Speculation is one of the most significant concepts in the world of investments. In fact, it is right to say that some decisions rely on speculations to a large extent. While regular investments are made with the intention of earning returns, speculations involve taking high risks for high returns.
Speculation in finance is the process of trading or investing with the hope but no guarantee of making profits.
The article below deals with speculation, speculative risk, examples and how it varies from other risk forms.
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What is speculative risk?
Speculative risk is a type of risk where an investor makes an investment decision in which future returns are uncertain. The idea behind speculation and taking a speculative risk is the hope of high returns. Though losses are equally probable, investors still choose to speculate, considering the possibility of making huge profits.
How does speculative risk work?
An investor speculates, keeping in mind three possible outcomes.
- One, the investment turns futile – meaning it results in a situation of no loss or no profit.
- Two, the investment results in profits – This is the primary intention behind taking risks while investing. All speculations are made with an agenda of high profits, so if the investment grows as expected, the purpose of speculative risk is served.
- Three, the investment results in loss – This result is unasked for but is not unforeseen. While investors do not make investments to undergo a loss, they make investments with speculative risks, knowing they may incur losses.
Each investor has a different degree of tolerance to risk. The financial market offers a variety of products to its investors based on their risk and return capabilities.
It is a well-known theory that securities offering high returns often involve high degrees of risk. Low-risk investments are not very profitable but are usually more stable in their returns.
For investors with a high risk-reward ratio, the stock market is considered one of the most interesting avenues for investment. And, for investors who are looking for lesser exposure to risks, the bond market instruments are one of the suitable options.
The financial market offers various tools for investors to hedge their speculative risks. Hedging is a strategy used by investors to reduce the amount of potential risks.
One of the popular ways of hedging is to hold a diverse portfolio. A diverse portfolio includes investments in different kinds of assets with different risk-reward ratios. The purpose of maintaining a diverse portfolio is to benefit from one investment and nullify the effect of loss due to another investment.
A common strategy recommended by financial experts is to have a mix of debt and equity with the portion of debt being equal to the investor’s age. It works on the idea that debt investments should increase with age as the investor’s potential to take risks reduces.
Another popular hedging tool that aids investors in the equity market is an options contract.
An options contract gives the contract holder the right to fulfil or cancel the trade based on investment objectives and market conditions. The investor holding the contract has no obligation to fulfil the trade if it seems unfavourable.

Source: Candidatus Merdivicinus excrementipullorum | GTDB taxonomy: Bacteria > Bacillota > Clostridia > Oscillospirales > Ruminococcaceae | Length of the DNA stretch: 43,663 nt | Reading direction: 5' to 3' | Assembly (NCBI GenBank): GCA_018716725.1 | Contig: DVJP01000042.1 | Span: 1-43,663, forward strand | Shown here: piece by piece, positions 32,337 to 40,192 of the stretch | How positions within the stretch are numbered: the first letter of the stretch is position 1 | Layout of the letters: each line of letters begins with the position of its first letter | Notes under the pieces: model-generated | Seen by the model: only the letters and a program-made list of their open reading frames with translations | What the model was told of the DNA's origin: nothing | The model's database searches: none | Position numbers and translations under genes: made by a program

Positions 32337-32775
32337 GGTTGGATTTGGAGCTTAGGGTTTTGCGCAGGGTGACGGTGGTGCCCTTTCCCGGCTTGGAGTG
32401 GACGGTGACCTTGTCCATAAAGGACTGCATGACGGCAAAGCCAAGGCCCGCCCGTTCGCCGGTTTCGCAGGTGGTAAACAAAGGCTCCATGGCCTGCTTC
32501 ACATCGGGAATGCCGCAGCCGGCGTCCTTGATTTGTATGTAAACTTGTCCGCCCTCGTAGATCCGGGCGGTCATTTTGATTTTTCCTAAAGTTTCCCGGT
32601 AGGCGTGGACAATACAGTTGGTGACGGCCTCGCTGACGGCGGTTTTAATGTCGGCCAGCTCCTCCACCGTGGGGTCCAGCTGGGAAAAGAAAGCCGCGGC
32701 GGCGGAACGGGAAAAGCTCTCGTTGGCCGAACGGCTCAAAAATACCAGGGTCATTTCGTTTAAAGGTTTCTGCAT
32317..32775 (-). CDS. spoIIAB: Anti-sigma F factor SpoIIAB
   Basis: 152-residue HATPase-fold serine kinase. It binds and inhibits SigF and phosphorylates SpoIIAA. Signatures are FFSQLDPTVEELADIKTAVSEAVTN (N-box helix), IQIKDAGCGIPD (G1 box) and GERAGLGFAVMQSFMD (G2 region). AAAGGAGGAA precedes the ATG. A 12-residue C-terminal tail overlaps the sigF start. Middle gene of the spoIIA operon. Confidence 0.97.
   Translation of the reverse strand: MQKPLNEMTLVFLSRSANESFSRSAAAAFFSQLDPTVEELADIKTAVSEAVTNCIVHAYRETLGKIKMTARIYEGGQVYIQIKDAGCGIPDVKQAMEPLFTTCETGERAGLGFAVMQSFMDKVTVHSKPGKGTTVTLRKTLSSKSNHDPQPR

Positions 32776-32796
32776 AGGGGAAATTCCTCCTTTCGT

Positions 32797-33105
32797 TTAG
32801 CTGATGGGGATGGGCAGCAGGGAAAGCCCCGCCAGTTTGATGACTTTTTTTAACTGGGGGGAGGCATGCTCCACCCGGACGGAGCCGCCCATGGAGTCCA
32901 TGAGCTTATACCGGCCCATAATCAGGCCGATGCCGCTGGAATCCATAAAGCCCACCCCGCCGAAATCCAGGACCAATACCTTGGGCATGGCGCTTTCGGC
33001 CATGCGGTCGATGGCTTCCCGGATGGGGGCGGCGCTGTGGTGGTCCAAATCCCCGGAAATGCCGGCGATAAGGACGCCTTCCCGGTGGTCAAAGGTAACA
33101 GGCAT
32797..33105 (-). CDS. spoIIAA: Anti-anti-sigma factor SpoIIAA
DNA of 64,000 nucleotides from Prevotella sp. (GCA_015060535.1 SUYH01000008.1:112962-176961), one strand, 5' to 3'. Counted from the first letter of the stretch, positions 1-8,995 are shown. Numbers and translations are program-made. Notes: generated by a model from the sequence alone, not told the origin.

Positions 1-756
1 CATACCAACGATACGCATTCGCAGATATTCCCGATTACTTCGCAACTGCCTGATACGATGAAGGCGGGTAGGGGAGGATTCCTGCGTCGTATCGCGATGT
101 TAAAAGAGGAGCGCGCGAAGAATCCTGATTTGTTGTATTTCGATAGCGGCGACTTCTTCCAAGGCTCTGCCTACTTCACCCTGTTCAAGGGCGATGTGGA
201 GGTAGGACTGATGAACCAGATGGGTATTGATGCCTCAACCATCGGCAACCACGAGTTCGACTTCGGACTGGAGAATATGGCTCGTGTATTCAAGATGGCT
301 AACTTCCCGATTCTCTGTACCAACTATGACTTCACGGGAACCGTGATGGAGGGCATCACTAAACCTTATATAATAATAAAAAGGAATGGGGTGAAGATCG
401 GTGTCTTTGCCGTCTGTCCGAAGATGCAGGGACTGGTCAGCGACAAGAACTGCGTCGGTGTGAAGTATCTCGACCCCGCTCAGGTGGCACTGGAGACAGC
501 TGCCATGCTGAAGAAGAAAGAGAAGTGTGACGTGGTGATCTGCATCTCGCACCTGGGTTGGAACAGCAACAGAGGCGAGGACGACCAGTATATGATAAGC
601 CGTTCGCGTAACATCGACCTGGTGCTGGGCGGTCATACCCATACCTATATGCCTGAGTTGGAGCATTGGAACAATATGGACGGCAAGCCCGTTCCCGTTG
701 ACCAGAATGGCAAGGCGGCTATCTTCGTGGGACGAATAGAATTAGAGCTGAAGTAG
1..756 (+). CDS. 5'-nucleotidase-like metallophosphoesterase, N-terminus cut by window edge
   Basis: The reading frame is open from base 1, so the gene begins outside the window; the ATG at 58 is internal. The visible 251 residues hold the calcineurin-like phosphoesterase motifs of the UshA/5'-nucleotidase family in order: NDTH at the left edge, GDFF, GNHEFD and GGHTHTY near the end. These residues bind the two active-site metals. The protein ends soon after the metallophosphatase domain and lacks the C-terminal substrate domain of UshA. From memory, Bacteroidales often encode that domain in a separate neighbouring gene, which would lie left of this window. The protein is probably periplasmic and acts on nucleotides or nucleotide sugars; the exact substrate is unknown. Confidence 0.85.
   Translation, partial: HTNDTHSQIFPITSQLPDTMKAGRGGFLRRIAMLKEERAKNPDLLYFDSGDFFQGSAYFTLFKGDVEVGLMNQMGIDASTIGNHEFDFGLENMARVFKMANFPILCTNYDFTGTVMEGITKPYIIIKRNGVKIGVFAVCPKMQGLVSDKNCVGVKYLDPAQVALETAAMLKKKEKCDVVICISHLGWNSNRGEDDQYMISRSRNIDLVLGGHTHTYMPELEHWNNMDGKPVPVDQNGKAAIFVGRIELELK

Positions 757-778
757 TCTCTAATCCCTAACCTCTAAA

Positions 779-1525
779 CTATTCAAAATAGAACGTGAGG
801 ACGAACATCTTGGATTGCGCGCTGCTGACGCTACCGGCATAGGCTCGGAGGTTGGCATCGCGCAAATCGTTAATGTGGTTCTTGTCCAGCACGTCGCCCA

A call option gives the option holder the right to execute or cancel the contract while buying an asset, and the put option gives the holder the right to execute or cancel the contract while selling an asset.
Here is a speculative risk example to understand the concept better.
Consider Trader A, who wants to invest in shares of Company ABC. He has been tracking the stock’s performance and believes the stock’s price will rise in one month.
Given his bullish approach, he decides to invest in the shares now to benefit from the price rise later.
The share is currently trading at ₹ 150. Trader A invests ₹ 75,000 to buy 500 shares at ₹ 150 each, with the hope that the prices will increase further.
After one month, the investment can lead to three outcomes:
- There is no change in the share price. It is still at ₹150. Hence, Trader A makes no profit or loss. If he speculates a price rise again, he can hold on to the investment for a longer time. Otherwise, he can sell it off in the market. However, when investments are futile in the long term, investors will face losses due to the time value of money.
- The share price as speculated, increases to ₹165 per share. So, the trader can either sell the shares now and make a profit of ₹7,500 (₹15*500), or he can hold it for a longer period if he speculates the prices to rise further.
- The share price, opposite to his speculation, falls to ₹140 per share. So the trader is now at a loss of ₹ 5,000 (₹10*500). If he speculates the prices to go down further, he can sell the shares to avoid further losses. But, if he expects a rise in the future, he can continue to hold it.
Difference between speculative and pure risk
Pure risk and speculative risks are both significant for investors. While speculative risks are conscious choices by investors with an awareness of the possible loss, pure risks are not consciously chosen by investors.
Pure risks are beyond the control of investors, and the outcome is always a loss or no loss, but there is no possibility of gain.
Natural calamities are examples of pure risks. They do not result in any gain. The impact is always negative but can be negligible at times and severe at other times causing deaths, economic downfall, etc.
It must be clear with the example that speculation is one of the significant ways of investing. However, speculations should not be baseless. It requires investors to apply their skills while speculating and use the fundamental and technical tools available to analyse the performance of securities. The knowledge of speculation and hedging is crucial for investors in the financial market.